Will they think of the 138,000 children in poverty across this country? Will they think of the 8000 children who went to the Capuchin day centre last year in order to get a hot meal? Or the 3 year old girl who was fed from a soup kitchen on O Connell Street last week?

Will they think of the 1,570 children living in emergency homeless accommodation in our capital city?

Will they think of the 90,000 on housing waiting lists? Or the 46,000 people living in homes owned by vulture funds? Or the 37,000 homeowners in long-term mortgage arears?

They should. I will be. I have thought a lot about the commemorations and I am disturbed by the hypocrisy and contradictions in them.

I cannot stop thinking about the shameful disgrace of thousands of children hungry and homeless in this country while we commemorate the Rising and Proclamation of this Republic.

A Republic which was founded on the very principles of ensuring such children would be cherished equally.

How can we genuinely commemorate the Rising and Proclamation without feeling an intense sense of guilt and shame at the current housing crisis?

What right do we have to commemorate when the very men and women who fought in the Rising would abhor what is going on in Ireland today?

The right thing to have done would have been to cancel the commemorations and in their place to hold a national crisis summit on the housing and homeless emergency.

Vulture funds and landlords are evicting families as you read this and just last week it emerged that Dublin rental prices are now higher than their peak. Rents are completely unaffordable for low income earners.

For example, the average monthly rent for a house in Dublin is almost 85% of the monthly minimum wage of €1546.3 (while the average national rent is 60% of the monthly earnings for someone on a full time minimum wage income).

It is troubling to see how the history we are commemorating is repeating itself. For many involved in the rising, particularly socialists like James Connolly, the terrible housing conditions that existed in the tenements in Dublin at that time was a strong motivating factor.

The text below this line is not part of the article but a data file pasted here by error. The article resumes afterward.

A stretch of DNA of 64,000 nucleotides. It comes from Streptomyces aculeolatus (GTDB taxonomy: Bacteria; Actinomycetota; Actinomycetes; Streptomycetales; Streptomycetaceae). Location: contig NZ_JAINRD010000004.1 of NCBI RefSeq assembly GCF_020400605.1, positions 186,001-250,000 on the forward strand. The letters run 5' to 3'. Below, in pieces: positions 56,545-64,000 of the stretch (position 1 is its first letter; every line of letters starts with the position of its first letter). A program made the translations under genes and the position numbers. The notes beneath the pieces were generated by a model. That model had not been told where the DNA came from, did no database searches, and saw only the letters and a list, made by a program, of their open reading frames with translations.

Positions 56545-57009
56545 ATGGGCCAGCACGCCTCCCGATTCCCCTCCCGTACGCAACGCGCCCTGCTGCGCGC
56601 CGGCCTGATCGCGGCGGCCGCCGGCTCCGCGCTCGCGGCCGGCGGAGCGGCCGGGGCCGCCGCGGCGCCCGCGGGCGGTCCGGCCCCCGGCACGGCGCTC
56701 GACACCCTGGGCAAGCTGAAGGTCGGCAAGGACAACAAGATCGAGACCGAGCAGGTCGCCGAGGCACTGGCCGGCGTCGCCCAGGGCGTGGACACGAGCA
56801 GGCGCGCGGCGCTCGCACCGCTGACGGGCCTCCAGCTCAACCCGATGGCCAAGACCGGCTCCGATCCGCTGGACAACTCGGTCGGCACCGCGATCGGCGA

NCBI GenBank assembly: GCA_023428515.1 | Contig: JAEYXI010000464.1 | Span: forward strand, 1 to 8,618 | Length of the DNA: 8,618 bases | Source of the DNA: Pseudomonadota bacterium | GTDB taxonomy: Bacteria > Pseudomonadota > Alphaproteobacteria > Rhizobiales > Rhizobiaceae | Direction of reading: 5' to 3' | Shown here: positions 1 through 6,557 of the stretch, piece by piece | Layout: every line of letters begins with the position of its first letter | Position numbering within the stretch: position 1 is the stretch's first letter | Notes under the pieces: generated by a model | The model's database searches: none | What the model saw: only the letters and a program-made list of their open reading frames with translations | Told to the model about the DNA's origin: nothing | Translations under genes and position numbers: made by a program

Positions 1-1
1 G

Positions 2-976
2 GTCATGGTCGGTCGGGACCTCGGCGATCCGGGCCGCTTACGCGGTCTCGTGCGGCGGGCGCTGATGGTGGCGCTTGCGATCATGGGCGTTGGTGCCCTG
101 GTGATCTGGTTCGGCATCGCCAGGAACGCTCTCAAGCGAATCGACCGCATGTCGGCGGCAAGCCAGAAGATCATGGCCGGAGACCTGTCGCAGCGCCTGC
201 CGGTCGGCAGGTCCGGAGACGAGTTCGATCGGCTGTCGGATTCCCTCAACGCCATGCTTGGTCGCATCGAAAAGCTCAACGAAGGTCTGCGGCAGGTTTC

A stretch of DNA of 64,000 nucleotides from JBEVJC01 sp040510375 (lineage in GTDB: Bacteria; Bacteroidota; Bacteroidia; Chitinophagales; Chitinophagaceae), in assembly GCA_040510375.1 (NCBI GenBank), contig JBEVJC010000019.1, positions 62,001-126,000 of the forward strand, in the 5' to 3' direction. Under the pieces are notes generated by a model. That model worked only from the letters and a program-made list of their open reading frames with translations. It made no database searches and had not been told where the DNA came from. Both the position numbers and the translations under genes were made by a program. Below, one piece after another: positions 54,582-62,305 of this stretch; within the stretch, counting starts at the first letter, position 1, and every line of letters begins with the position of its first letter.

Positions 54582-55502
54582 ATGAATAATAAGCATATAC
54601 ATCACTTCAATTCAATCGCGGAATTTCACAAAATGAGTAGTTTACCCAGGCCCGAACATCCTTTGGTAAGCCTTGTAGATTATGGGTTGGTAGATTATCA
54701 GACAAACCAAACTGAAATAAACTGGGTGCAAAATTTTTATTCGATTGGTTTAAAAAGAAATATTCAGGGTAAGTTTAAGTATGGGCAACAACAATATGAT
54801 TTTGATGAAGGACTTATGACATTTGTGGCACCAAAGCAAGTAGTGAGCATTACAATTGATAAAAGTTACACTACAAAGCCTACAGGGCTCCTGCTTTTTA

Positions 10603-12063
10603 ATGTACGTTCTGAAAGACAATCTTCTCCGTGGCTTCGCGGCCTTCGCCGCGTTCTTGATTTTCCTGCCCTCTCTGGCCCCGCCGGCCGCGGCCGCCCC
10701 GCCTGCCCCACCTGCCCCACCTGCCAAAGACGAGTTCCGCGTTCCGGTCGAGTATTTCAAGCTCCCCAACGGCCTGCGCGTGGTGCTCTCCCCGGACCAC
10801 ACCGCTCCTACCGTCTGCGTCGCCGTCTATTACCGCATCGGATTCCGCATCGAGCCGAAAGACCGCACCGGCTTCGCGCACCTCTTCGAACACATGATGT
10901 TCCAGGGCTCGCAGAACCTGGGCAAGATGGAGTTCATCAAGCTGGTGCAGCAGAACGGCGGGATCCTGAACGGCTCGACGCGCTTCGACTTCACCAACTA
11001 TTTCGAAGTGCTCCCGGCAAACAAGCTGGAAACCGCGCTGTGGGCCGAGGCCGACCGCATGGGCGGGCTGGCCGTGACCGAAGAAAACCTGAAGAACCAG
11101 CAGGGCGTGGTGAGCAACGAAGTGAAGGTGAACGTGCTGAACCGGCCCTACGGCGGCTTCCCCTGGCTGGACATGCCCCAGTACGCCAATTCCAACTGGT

The bitter irony is that 100 years on housing conditions are again a major human catastrophe in this country.

There is also an eerie parallel with today’s housing crisis and our history as a colonised country. 100 years on we are again being colonised by external forces – this time its the foreign vulture funds who are taking over our housing, land and mortgage loans. In 1916 as with today, this colonisation is being facilitated by our own political and business (property industry) establishment.

But some things are very different. We now have control over our own destinies and so there can be no excuses for not solving the housing crisis. We can’t blame a foreign empire (although Europe did have a role in forcing the bailout and austerity – but it was our own political choices to cut social housing funding).

The biggest difference between 1916 and today is that we are now one of the wealthiest countries on the planet.

Therefore there are no excuses for children being without a home or going hungry. Did you know that €45 million is being spent on the various commemoration events this year? Wouldn’t this be better spent on addressing the housing crisis?

We know the solutions to the housing crisis.

Focus Ireland outlined this week a five Point Plan that it is calling on a new government to implement including a ‘cast iron commitment to ending the family homeless crisis, setting a firm deadline to achieve this, building at least 40,000 social houses over the next five years and holding a referendum on the ‘right to a home’.

The Dublin Tenants Association has also made a very logical call for the banks to be stopped from selling mortgages to third-parties (vulture funds), for a removal of the ‘sale of property’ as grounds for the termination of a tenancy and for NAMA to stop selling housing or debt secured by housing to vulture funds and other bodies.

It’s not as if we don’t have the land and finance to build much needed housing. There is a huge amount of state owned land held by local authorities while NAMA has enough land and finance to build 50,000 affordable and social houses.

There is also 2,233 hectares of undeveloped zoned land in the wider Dublin region which could provide 102,500 new housing units but developers and speculators are sitting on it waiting for prices to rise further. An emergency tax should be introduced to force building on this.

The problem is we just do not have the political and institutional will to do what is necessary.